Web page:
“Daily I see him advocating to students who have been exposed to tragedies or poor decisions that have rendered them unable to complete high school in a normal school setting. Many of these students would have dropped out of school were it not for his vision,” Rowe said. “There are countless cases where he has used his own finances to dress, feed and care for students who did not have family or the resources necessary for success.” 

Montgomery said there are a lot of success stories that come out of Fort Logan High School. 

“I’m just very thankful. I don’t know if I’ve ever won anything that meant this much,” he said choking back tears. 
Chamber Director Andrea Miller introduced this year’s Business of the Year as a staple that has served the Lincoln County community for over 100 years. 

“It has been described as the glue that holds our community together – politically, socially and financially,” Miller said. “Their value to our community is immeasurable. Their passion for our community is exhibited and reflected each week and the Lincoln County Chamber of Commerce is thrilled to present Business of the Year to The Interior Journal newspaper.”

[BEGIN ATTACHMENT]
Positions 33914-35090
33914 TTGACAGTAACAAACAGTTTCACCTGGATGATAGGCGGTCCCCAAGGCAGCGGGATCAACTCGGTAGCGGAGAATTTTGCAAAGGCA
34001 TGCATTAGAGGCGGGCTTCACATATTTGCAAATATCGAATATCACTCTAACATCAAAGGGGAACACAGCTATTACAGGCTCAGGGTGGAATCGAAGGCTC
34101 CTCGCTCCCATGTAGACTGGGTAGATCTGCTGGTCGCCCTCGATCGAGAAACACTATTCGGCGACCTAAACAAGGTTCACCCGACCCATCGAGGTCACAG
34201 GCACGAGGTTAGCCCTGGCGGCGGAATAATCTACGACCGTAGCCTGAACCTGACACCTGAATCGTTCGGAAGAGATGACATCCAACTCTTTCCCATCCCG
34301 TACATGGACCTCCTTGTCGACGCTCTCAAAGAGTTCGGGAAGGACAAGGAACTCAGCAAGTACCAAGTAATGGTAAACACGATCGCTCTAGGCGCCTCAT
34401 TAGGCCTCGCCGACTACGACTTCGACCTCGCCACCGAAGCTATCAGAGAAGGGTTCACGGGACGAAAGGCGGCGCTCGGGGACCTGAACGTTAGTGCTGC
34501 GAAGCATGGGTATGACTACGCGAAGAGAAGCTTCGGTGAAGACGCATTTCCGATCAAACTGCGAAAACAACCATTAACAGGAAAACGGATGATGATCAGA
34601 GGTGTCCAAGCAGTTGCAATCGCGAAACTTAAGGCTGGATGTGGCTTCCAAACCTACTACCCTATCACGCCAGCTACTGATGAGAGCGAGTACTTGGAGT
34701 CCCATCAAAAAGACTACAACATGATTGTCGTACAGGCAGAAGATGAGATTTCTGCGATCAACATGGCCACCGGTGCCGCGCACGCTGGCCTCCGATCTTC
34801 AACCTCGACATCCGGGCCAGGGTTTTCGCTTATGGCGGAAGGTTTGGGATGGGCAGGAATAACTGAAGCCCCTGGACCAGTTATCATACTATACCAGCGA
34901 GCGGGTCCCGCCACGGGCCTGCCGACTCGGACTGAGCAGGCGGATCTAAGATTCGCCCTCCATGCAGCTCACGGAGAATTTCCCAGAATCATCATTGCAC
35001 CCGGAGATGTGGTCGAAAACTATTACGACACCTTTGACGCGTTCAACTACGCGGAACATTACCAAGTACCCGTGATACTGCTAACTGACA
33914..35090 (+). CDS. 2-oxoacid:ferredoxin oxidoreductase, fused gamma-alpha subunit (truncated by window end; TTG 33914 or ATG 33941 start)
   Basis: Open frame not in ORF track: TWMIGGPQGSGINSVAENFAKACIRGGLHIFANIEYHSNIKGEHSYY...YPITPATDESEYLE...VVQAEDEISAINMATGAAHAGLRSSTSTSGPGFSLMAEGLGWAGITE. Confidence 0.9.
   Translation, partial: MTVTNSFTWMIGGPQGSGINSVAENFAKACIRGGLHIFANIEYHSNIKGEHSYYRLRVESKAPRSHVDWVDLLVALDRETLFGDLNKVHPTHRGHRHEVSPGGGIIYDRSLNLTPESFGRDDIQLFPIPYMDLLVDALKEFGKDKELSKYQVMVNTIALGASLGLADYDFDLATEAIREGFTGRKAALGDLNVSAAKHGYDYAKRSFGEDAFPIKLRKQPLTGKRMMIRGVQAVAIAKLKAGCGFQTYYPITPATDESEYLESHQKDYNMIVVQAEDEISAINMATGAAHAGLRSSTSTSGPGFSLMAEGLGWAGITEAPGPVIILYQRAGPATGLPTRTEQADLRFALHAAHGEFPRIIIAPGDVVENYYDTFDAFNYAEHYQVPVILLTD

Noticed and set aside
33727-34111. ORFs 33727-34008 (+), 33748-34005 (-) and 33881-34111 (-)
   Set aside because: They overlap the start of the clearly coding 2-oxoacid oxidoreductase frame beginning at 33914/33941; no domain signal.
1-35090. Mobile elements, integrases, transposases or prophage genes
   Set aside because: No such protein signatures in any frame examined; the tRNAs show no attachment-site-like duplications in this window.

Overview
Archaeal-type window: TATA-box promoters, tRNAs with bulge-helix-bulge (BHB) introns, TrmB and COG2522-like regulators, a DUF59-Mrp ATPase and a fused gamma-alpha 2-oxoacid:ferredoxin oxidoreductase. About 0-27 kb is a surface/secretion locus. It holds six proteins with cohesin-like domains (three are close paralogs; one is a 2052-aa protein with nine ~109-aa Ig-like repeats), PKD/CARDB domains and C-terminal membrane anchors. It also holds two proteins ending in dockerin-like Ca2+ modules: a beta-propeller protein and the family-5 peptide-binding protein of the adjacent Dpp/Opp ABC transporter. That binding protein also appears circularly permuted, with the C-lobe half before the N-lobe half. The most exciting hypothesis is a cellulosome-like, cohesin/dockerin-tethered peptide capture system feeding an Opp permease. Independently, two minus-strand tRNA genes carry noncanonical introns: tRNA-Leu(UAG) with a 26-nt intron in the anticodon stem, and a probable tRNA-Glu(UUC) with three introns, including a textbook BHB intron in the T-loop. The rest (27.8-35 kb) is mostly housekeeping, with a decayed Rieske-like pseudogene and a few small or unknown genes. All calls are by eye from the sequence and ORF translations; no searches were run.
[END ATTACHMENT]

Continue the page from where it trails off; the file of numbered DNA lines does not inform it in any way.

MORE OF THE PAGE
Editor Abigail Whitehouse was joined by Advertising Consultant Lee Smith and Advertising Manager Carrie Shields as they accepted the award. 

Photo by Abigail Whitehouse
The Interior Journal was named the 2017 Business of the Year by Lincoln County’s Chamber of Commerce.

“April 13 will mark my second year as editor of the IJ and I fall in love with Lincoln County more every single day and that’s because of people like you,” Whitehouse said. 

The annual chamber event is one that recognizes many for their dedication to the community but one man’s continued dedication in various forms over the years earned him the esteemed title of Citizen of the Year Tuesday night.